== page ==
What impact does the shrinking competitive landscape have on fighter paydays?
It’s not good. As it stands now most guys are fighting as part time work, because they just aren’t making the money yet. It’s no different than boxing where 99% of the fighters make very little money and 1% makes almost all of the money. I tell guys all the time to fight because they love to fight, not because they want to get rich. If they go in with that mindset then they will be successful and the money will come. In the early days I did not make a lot of money, I fought because I loved getting in the ring and testing myself. It was not until later with organizations like PRIDE that I started making good money.
Also, in fairness to the UFC, I think they pay pretty well. The UFC takes all the financial risk; they are running a business and need to make a profit. I think this is one of the reasons Affliction failed, they paid too much money to too many fighters, and their business did not support that type of payroll.
There is a lot of speculation that Fedor “The Last Emperor” Emelianenko has either signed with the UFC or will do so in the coming days. What would Fedor fighting for the UFC mean to MMA?
I just spoke with the folks at M-1, and they told me that Fedor has not signed with the UFC yet. However, if Fedor does sign with the UFC it will answer a lot of questions about how good he really is. Fedor will face stiff competition right off the bat. I’m sure he’ll face Brock Lesnar and Randy Couture. Both of these fights would be huge events and are clearly what the fans want to see. From the business perspective, it will make it more difficult to grow because all the top talent will be in one organization. But for the fans, it would be a great thing!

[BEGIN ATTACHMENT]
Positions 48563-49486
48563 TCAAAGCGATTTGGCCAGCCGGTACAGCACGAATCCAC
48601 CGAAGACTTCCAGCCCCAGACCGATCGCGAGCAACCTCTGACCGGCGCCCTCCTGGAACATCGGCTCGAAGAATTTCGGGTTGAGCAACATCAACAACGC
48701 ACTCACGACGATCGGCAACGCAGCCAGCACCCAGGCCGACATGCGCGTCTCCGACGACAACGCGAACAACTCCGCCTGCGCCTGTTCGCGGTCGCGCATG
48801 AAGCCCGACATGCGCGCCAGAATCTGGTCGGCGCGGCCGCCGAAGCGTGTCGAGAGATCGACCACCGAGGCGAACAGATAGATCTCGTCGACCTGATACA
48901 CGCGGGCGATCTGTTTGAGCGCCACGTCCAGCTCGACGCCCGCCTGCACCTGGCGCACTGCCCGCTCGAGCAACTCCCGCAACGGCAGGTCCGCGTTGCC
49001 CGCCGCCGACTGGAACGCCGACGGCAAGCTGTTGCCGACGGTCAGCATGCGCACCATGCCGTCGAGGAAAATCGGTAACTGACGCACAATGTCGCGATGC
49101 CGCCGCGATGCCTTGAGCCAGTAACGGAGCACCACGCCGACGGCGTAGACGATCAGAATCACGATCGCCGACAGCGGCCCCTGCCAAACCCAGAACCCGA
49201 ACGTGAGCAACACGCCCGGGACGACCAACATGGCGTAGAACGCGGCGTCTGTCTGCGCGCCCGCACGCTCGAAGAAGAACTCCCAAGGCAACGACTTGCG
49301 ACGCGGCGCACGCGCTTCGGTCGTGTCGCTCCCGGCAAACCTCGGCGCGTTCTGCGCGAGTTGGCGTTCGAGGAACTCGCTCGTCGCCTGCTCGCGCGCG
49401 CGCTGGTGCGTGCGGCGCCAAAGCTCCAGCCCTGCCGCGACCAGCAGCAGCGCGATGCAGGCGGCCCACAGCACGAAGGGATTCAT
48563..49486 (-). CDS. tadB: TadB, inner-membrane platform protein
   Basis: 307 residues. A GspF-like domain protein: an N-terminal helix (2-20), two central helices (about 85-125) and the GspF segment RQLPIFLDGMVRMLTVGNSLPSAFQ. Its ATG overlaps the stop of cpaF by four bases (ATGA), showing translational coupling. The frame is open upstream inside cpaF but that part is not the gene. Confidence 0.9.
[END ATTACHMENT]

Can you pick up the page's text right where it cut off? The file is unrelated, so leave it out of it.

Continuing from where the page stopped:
Dana White has already stated that if Fedor signs with the UFC his first fight will be against Brock Lesnar for the heavyweight title. Who do you think wins that fight?
Brock Lesnar is a tough fighter. He is a really good wrestler with good boxing. Not to mention that come fight time he probably weighs 285 pounds. But, I think Fedor can win.
As you’ve already stated, Brock Lesnar is a formidable opponent, he certainly is no Hong Man Choi, but he also does not have the experience or skill of Fedor. If you where training Brock for his fight against Fedor what would your strategy be?
Brock Lesnar is a really good athlete, he is a decent boxer; he is a natural counter puncher with a really good chin. So I’d tell him to keep the fight standing up and against the cage where he can use his striking, size, and power to get in some dirty boxing and punish Fedor. Also, by keeping the fight standing up, Brock will mitigate his vulnerability to submissions. This last point is vital; Fedor can lock in a submission from virtually any position, his submissions are great.
With the collapse of Affliction and the imminent possibility of the UFC signing Fedor, what are the next milestones for the UFC?
First, if the UFC does in fact sign Fedor that would be big for them. But more important is maintaining interest in the growth of the sport. Despite popular perception, MMA is still not a mainstream sport. MMA will be mainstream when it has mainstream sponsors such as Nike, Addidas, Coke, etc.
The UFC is in the midst of a systematic campaign of global expansion. The crown jewel of international fight markets is Japan. What obstacles will the UFC face if they try to break into Japan?